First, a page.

Today I decided to share one of my dirty little secrets with all of you. It’s how I come up with the lead roles for my stories (at least for the long ones that are turning into novels and novel series). It’s not some big long complicated process for me. I don’t know how long it usually takes authors to get a good idea of who their main characters are, but for me it’s pretty quick. And as weird as it may sound, it doesn’t start with writing at all.
I’m an artist at heart. Yes, I love writing, and I will always write even if it’s just for myself, but my urge to create is shared with my visual art. Drawing, painting, doodling, whatever. So for me, the easiest way to get to known my characters is to draw them. For me it’s simple. I put a blank piece of paper on the table in front of me and stare at it until it magically becomes a masterpiece. Or not. We all know it doesn’t really happen that way. Sometimes that masterpiece take 20 or more hours to make happen, complete with cursing, growling, head scratching, broken pencils, paint everywhere (and I do mean everywhere), and a whole lot of frustration. When it’s done, I can sit back and take a good look at the person who will take center stage in my story, even if they aren’t the main focus.
For me, I feel like I know my characters better when I can see them in front of me rather than through the descriptions of the narrative. Sure, maybe you can’t tell that the character is deathly afraid of snakes just by looking at their picture, but if I’ve done my job right, I can tell what kind of person they are. That one up there in the banner, that’s Julian. You’ll see a lot of him in this blog because he is the main focus of one of the books I’m working on, as well as a main supporting character in the other one. I’ve drawn him countless times over the years, and I knew his personality perfectly by the time it came to writing him. I knew how he would react to certain situations, I knew what he likes and dislikes, and now when I write him, I can picture perfectly in my head what the scene looks like.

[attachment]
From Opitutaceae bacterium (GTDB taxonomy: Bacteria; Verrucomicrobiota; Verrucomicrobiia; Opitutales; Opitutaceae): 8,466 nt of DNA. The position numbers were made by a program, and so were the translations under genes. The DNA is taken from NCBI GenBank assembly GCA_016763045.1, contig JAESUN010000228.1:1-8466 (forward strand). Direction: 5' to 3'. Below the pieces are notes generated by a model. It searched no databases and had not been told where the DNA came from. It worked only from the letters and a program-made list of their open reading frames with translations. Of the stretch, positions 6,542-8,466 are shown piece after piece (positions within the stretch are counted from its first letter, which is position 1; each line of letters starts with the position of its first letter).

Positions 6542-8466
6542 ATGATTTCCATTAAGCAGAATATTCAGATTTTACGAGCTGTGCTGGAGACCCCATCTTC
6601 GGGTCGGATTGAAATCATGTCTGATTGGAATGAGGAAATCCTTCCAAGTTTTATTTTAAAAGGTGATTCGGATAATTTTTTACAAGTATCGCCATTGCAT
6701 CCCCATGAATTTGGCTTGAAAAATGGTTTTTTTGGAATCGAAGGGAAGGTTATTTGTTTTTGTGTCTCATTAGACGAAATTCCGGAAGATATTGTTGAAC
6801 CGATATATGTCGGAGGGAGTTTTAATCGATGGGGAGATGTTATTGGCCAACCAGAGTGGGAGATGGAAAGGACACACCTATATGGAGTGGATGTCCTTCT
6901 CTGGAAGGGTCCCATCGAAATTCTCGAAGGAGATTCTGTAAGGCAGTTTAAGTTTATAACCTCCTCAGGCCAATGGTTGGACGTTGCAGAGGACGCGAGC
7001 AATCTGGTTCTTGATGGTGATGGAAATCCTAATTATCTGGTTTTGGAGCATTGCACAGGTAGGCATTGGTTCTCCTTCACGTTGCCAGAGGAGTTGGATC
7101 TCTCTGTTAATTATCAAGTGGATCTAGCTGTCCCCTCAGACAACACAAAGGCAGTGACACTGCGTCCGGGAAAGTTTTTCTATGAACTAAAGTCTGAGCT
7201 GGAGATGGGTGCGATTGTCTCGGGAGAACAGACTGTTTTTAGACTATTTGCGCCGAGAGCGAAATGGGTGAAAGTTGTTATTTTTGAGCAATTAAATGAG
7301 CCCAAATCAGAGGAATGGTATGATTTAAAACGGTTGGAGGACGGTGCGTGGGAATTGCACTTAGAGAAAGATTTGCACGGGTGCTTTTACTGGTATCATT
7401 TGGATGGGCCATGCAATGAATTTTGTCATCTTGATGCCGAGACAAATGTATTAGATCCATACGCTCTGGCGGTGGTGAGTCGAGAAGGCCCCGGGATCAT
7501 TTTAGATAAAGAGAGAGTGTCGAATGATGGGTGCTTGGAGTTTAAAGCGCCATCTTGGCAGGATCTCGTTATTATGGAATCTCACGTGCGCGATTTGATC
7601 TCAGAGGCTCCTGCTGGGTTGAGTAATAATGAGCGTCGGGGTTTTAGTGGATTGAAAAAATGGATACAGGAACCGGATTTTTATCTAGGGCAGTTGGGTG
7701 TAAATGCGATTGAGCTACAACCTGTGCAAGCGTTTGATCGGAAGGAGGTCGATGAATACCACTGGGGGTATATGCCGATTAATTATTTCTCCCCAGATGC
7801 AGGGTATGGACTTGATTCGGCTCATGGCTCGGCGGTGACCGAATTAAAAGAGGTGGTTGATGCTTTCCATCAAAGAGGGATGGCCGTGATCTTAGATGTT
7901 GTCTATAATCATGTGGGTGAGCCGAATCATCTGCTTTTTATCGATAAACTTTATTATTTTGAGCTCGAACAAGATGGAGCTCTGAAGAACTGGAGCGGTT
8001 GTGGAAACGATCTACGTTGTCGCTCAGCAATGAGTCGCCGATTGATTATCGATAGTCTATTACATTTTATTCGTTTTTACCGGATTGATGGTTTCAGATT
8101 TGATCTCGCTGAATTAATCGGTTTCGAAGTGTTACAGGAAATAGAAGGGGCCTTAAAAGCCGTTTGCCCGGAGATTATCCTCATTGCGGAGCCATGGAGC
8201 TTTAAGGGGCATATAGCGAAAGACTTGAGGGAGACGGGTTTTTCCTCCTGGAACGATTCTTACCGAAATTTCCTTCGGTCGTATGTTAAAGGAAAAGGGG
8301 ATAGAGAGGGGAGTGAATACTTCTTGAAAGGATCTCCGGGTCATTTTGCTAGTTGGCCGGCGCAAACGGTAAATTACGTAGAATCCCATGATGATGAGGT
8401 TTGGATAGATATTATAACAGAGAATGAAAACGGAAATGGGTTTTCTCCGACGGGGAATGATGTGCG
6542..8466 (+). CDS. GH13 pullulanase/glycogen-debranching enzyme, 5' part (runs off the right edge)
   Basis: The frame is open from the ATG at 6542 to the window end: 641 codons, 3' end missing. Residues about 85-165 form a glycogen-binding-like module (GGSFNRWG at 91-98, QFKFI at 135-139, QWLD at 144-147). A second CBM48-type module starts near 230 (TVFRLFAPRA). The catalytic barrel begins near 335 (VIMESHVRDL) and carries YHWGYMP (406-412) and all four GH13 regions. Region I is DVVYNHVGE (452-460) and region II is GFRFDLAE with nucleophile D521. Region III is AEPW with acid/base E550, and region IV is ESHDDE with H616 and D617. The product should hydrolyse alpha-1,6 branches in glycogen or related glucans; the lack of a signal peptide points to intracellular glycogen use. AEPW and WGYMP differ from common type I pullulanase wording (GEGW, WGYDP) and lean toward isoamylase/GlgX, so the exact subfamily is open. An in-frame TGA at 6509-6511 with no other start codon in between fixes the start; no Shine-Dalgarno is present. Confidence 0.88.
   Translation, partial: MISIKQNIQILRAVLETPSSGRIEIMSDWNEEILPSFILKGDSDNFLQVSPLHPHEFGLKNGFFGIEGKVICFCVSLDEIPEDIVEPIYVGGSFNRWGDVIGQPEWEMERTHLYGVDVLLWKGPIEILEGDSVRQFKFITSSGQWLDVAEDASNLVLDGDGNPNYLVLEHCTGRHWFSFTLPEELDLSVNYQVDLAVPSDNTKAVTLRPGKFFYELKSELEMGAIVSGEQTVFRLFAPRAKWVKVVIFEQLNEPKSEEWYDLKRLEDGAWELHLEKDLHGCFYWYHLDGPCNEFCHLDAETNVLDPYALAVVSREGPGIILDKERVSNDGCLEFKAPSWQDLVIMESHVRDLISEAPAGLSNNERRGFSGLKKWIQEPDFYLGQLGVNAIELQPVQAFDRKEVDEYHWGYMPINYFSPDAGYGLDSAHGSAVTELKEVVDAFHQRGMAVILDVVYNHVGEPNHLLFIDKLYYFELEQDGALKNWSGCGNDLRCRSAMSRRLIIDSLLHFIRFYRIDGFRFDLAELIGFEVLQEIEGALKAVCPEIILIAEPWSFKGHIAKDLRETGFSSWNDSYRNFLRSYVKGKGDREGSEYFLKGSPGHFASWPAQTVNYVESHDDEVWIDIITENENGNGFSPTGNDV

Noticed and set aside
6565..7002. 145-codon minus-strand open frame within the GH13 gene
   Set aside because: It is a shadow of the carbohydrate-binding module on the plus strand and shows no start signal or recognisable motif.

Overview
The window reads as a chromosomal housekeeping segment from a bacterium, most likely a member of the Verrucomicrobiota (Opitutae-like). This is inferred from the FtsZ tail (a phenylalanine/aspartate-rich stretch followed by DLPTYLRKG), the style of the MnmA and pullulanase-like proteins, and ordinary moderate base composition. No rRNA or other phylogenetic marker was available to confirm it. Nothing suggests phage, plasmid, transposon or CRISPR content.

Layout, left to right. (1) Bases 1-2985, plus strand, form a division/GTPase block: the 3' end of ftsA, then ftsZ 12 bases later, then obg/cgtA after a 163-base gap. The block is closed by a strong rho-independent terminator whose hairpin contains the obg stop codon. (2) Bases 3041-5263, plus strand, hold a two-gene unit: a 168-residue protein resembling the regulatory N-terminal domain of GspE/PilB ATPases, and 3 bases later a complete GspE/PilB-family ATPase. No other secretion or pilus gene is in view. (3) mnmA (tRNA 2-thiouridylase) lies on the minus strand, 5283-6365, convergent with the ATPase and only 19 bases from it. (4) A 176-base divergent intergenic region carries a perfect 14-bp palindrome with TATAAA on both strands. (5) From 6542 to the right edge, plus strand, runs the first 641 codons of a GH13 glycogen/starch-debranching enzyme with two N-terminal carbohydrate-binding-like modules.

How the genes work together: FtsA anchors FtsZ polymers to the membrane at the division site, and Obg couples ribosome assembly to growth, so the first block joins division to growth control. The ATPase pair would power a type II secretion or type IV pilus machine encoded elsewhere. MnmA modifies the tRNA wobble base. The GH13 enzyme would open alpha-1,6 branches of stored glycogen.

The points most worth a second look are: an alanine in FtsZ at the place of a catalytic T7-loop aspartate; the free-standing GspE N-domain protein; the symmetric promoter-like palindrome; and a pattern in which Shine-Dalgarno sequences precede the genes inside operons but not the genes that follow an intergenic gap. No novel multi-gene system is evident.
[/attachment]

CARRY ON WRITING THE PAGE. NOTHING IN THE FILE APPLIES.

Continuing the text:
This is what the first sketch of him looks like. Well, the first one that’s done more realistically than the other random anime doodles of him.
Some of you may be saying “well if you’re good at writing, your readers should be able to picture the scene perfectly when they read it, anyway.” Well I shake my head at you. This is my preference, dammit, and not a set in stone way of doing it! Maybe it’s because I grew up reading comic books just as often as I read novels, but it’s probably just because I’ve been drawing character sketches since I was ten years old and that’s just something I enjoy doing. Either way, this is how most of my conceptualizing happens.
BUT… once I’m done drawing a new person, angel, demon, cat, whatever, I still sit down and write up a quick note sheet with the basics. Age, full name if necessary, eye colour, hair colour, height, body type and build, hobbies, special abilities, species, it all gets jotted down on a sheet of paper in one of my growing number of notebooks so that it’s on hand whenever I need it.
Sometimes I’ll write a scene or two with that character to feel them out and decide if there is anything I need to change about them before moving forward, but maybe that’s overkill. I just like to know my characters inside and out so that I’m not stuck wondering things like whether they would roll their eyes at someone’s joke or roll around on the floor laughing or maybe even burst into a fit of rage at how preposterous the punchline is and then proceed to annihilate the entire room full of people with their magic fairy dust that melts the flesh from your bones. Okay, maybe not that, but do you see where I’m going with this?
The point is, how I figure my people out is probably totally different from how you do it. Not to say you shouldn’t try it my way, because it is definitely fun (at least when it works out the way you want it), but you should do it your way. I find my way easiest for me, but I’m sure a lot of other people would think I’m insane for doing it the way I do – especially if you aren’t the artsy type.
For me, I like to see the scene drawn out in front of me if I have the option. And it works out well if I need a few days away from writing, because I can still be focused on my story, but in a completely different way than if I was to force myself to write when I’m not motivated to do so. Trust me, there are plenty of days when drawing is definitely the better option for me between the two.
How do you plan out your characters? Do you go into detail about their past, or do you stick to the basics and let the character reveal themselves as the story progresses so that you don’t even know what’s going to happen? Feel free to let me know in the comments, I love hearing how other authors go about planning their work. Also, just to see how well I did my job (probably not well at all, but whatever), what type of impression do you get from that character sketch above? What kind of person do you think he is?
(If you’re interested in seeing the other art I do, you can find some on my art blog.)